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Meal Preparation Professional: Career Overview & Requirements

Apr 09, 2019

Find out what meal preparation professionals do. See what the education and training requirements are. Learn about career prospects and earning potential to decide if this field is a good fit for you.

Career Definition for Meal Preparation Professionals

Meal preparation professionals include chefs, short order cooks, cafeteria workers, and caterers. Most meal preparation professionals get their start as prep cooks, cleaning and chopping vegetables, grinding meat and poultry, and preparing ingredients for use by kitchen staff. Prep cooks are often promoted to line cooks, who actually prepare the food; line cooks generally specialize in one area at a time (such as grilling or sauteing) or one type of food (such as fish, meat, or poultry). After mastering each section on the line, he or she may be promoted to sous-chef, the hands-on manager of the kitchen who oversees staff and controls inventory. An executive chef, sometimes known as the chef de cuisine, creates the menu and interacts with restaurant management. Meal preparation professionals are employed throughout the U.S. as personal chefs, corporate chefs, private caterers, fast food cooks, culinary instructors, and pastry professionals.

Head chefs and head cooks Restaurant cooks Short order cooks Fast food cooks Institutional or cafeteria cooks
Required Education High school diploma or equivalent plus on-the-job training; associate's degree in culinary arts preferred by some employers ' ' ' ' ' ' ' '
Job Skills Teamwork skills, communication skills, creativity, an understanding of culinary arts, strong sense of taste and smell, technically skilled with kitchen tools, manual dexterity ' ' ' ' ' ' ' '
Median Salary (2018)* $48,460 $26,530 $23,800 $22,330 $26,860
Job Outlook (2016-2026)* 10% 12% -3% -5% 8%

Source: *U.S. Bureau of Labor Statistics

Educational Requirements

Many employers provide on-the-job training for entry-level positions to applicants with a high school diploma or GED; however, some employers may prefer an associate's degree in culinary arts. Degree programs are offered through vocational schools and culinary institutes and may take 2-4 years to complete. They often include an apprenticeship or internship as well as coursework in food preparation and handling, menu planning, nutrition, and food service management. The American Culinary Foundation (ACF) offers 14 types of voluntary certification based on experience, education, and area of expertise, which may enhance career opportunities (www.acfchefs.org).

Required Skills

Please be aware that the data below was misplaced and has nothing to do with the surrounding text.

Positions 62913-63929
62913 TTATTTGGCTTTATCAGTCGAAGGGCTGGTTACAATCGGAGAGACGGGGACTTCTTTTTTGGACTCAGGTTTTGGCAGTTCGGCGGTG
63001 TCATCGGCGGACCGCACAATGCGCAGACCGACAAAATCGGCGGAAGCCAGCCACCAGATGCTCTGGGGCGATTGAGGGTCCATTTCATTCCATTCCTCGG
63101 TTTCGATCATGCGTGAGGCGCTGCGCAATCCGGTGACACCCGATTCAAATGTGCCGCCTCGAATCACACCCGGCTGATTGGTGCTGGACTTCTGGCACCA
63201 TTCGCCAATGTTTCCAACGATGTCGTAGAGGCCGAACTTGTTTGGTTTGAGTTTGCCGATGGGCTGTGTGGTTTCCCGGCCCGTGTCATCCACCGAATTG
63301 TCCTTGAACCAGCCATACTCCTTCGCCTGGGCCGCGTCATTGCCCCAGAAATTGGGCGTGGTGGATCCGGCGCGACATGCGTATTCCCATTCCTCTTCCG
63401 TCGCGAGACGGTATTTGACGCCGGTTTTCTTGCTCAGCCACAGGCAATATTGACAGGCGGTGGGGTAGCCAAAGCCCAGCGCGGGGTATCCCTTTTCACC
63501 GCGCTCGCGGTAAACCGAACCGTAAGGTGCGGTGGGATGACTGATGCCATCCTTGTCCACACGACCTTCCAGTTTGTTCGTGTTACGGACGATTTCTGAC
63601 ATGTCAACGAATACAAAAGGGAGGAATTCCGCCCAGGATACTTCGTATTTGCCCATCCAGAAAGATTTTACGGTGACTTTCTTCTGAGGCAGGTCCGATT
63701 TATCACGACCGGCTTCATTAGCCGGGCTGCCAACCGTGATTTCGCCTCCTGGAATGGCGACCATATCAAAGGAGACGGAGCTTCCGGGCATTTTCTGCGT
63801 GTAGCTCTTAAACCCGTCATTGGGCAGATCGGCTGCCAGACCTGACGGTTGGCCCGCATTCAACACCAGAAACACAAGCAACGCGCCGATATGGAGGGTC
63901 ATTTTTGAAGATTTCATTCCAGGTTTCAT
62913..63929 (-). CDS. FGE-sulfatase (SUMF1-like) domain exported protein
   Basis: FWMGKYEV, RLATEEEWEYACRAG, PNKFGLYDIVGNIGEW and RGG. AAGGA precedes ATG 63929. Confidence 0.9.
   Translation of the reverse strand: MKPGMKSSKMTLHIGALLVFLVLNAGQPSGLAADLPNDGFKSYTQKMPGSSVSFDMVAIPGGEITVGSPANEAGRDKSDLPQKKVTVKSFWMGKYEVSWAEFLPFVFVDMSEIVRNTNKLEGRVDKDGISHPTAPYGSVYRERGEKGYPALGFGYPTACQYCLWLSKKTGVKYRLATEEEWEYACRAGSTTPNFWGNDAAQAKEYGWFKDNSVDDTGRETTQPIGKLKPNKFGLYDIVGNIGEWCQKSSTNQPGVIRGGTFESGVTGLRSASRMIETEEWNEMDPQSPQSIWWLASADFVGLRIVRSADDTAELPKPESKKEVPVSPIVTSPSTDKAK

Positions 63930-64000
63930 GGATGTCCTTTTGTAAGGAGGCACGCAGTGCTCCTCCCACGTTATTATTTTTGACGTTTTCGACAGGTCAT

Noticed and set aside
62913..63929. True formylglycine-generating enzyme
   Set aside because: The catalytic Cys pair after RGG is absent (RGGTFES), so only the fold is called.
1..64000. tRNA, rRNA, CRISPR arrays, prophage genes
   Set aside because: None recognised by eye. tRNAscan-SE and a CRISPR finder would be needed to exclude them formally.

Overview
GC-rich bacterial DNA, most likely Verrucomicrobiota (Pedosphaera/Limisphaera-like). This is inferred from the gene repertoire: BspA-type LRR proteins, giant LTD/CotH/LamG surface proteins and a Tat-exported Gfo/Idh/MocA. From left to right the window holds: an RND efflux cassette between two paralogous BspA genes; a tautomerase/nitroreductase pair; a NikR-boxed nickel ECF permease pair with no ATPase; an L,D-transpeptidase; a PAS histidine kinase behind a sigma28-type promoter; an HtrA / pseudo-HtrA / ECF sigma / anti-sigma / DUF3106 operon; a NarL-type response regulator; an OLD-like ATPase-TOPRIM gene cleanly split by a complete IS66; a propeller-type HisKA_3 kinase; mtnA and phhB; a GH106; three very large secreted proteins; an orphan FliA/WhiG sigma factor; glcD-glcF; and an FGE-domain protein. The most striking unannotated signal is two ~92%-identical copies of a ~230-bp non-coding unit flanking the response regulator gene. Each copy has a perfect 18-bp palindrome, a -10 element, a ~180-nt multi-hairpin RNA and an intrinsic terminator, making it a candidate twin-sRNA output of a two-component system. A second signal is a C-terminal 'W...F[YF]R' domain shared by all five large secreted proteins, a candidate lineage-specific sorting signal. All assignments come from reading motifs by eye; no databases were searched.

Meal preparation professionals must be team players and good communicators who are able to work quickly and accurately in high-pressure situations. They should be creative with an understanding of culinary arts, have a strong sense of taste and smell, and be technically skilled with kitchen tools and equipment such as knives, burners, and ovens. Prep cooks and line cooks must have good hand dexterity and be able to stand for long periods of time in hot, enclosed spaces.

Economic Forecast and Career Outlook

The U.S. Bureau of Labor Statistics (BLS) predicts that employment of all cooks will increase by 6%, employment of chefs and head cooks will increase by 10%, restaurant cook positions will increase by 12%, short order cook positions will decrease by 3%, employment of fast food cooks will decrease by 5%, and institutional or cafeteria cooks will see 8% job growth from 2016-2026 (www.bls.gov). Salaries vary by employer, venue, and position. The BLS reported that chefs and head cooks earned a median annual salary of $48,460 in 2018, while restaurant cooks earned $26,530, short order cooks earned $23,800, fast food cooks earned $22,330, and institutional or cafeteria cooks earned $26,860.

Alternate Career Options

Similar career options in this field include:

Food Service Manager

Food service managers oversee the kitchens and dining rooms of restaurants or related food-serving locations. They hire, train, and schedule staff; keep track of food and supply inventories; uphold health and food safety standards; address customer complaints; and handle financial record keeping. Employers may require education ranging from a high school diploma to a college degree in restaurant or hospitality management. On-the-job training is common, and voluntary professional certification is available. The BLS predicts that the number of food service management jobs will increase at about an as-fast-as-average rate from 2016-2026, with an increase of 9% expected. This occupation paid a median salary of $54,240 in 2018, per the BLS.

Host or Hostess

The job of a host or hostess in a restaurant is primarily customer service-driven. He or she takes or modifies reservations; greets customers when they arrive; shows customers where to sit, hang their coats, or find the restrooms; and offers menus. A host or hostess may also assist customers with special requests, such as planning a party or arranging for a birthday cake. There are no minimum education requirements for employment as a host or hostess; on-the-job training is typical. The BLS reports that jobs for hosts and hostesses who work in restaurants, lounges, or coffee shops are expected to increase 7% from 2016-2026 and that these jobs paid a median hourly wage of $10.65, or $22,160 annually; part-time work is common in this occupation.

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